The Spider Web

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Networking is a lot like a spider web.  You spin out threads and see if anyone pulls on one.  People will send you queries that they run across or an opening that they think you might fit.    If you’re lucky, there’s a connection and you get at least an interview if not the job itself. 


When I was younger, networking consisted of who you or your family knew.  My first job as office help in a factory was because my father knew someone who worked as the office manager.  My job later as a collar setter in a coat factory was because my neighbor worked there.  I acquired a job in the bank in the processing department through a family friend.  That’s also where I found out that I was slightly dyslexic so that job didn’t last very long.  Transposing numbers when processing checks isn’t something that makes a bank very happy.  My job working in a floral shop, which would gradually define my career as a floral designer, came about because my mother was a customer and was asked if she knew anyone who wanted a job.  She


The interviews for these jobs would be sometimes formal or informal depending on the job.  I would always make sure that I mentioned the person who told me about the job or got me the interview.  Just so there was a little bit of pull in my favor and maybe it would influence the decision, networking at its best.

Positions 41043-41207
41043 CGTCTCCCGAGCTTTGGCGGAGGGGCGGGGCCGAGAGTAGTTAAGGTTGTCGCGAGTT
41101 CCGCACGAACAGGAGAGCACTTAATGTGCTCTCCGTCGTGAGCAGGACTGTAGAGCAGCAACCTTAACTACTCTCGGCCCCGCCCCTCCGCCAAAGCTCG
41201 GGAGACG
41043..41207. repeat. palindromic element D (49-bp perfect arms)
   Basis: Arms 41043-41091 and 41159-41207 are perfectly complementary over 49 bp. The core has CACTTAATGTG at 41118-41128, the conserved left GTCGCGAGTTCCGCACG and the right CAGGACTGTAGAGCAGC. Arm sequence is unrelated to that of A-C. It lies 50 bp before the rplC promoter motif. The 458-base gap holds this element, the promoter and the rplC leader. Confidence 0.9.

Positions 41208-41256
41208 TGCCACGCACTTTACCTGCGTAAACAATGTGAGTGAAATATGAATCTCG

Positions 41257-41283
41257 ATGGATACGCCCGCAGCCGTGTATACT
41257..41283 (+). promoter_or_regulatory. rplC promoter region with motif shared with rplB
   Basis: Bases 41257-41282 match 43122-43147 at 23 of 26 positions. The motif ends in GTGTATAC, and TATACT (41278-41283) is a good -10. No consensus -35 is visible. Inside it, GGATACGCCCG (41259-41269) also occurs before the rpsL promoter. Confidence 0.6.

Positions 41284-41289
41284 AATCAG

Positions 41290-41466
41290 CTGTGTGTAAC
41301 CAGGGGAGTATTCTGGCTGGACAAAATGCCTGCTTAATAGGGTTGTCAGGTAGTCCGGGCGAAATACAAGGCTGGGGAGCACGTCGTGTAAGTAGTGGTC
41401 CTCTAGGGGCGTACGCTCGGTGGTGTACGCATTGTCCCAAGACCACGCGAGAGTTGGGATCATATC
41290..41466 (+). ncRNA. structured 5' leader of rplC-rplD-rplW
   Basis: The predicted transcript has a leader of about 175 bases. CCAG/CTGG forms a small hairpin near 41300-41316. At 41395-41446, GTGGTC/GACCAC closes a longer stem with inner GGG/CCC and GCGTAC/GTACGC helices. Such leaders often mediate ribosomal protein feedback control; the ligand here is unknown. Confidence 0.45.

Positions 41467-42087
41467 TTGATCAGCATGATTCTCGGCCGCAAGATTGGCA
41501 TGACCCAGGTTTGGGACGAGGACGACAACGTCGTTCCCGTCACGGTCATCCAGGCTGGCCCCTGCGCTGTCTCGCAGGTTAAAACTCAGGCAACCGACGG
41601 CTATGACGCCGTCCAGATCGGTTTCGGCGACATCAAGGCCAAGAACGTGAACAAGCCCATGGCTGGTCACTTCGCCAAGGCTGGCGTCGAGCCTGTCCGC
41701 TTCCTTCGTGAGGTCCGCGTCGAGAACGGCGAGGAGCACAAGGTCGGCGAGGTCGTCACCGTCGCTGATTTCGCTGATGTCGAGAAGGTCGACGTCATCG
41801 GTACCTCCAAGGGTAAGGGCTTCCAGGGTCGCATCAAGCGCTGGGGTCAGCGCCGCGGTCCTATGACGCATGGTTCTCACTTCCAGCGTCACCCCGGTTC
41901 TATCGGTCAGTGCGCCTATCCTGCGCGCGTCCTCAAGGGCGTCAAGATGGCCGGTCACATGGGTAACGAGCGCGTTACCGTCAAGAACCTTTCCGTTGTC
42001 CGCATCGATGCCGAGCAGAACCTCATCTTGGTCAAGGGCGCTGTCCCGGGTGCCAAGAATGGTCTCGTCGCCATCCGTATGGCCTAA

Networking is a little different now.  You still need to know people but with the interaction online, it doesn’t even have to be someone in your town.  Job opportunities open up and you can follow them through the company’s website.  A friend may twitter you about a job or someone may contact you through Facebook.  You can have your own website for the entire world to see.  You can find jobs through newspapers that are online.  There are also job boards, like Nexxt, that have listing after listing for you to go through. The opportunities to network are unlimited. 

If you are an employer, you can post jobs online and have applicants fill out the application online.  You can read through them, make a decision for them to come in for an interview without even having seen them in person.  They can send resumes, samples of their work and whatever else you would need from them without you even leaving your office.  The working world has become smaller.


Now that I’m a freelance writer for a living, I find the web very helpful.  I can browse through several sites that have freelance job listings.  I have writing sites that send jobs to my email that I can look through.  There are listings on job boards and in writing magazines.  I have a website of my own; I have a LinkedIn account and a Facebook account.  I belong to The Horror Writer’s Association and The National Association of Professional Women.  I’m building up my platform for more exposure through networking.  My spider web is strung up and waiting for the plink!



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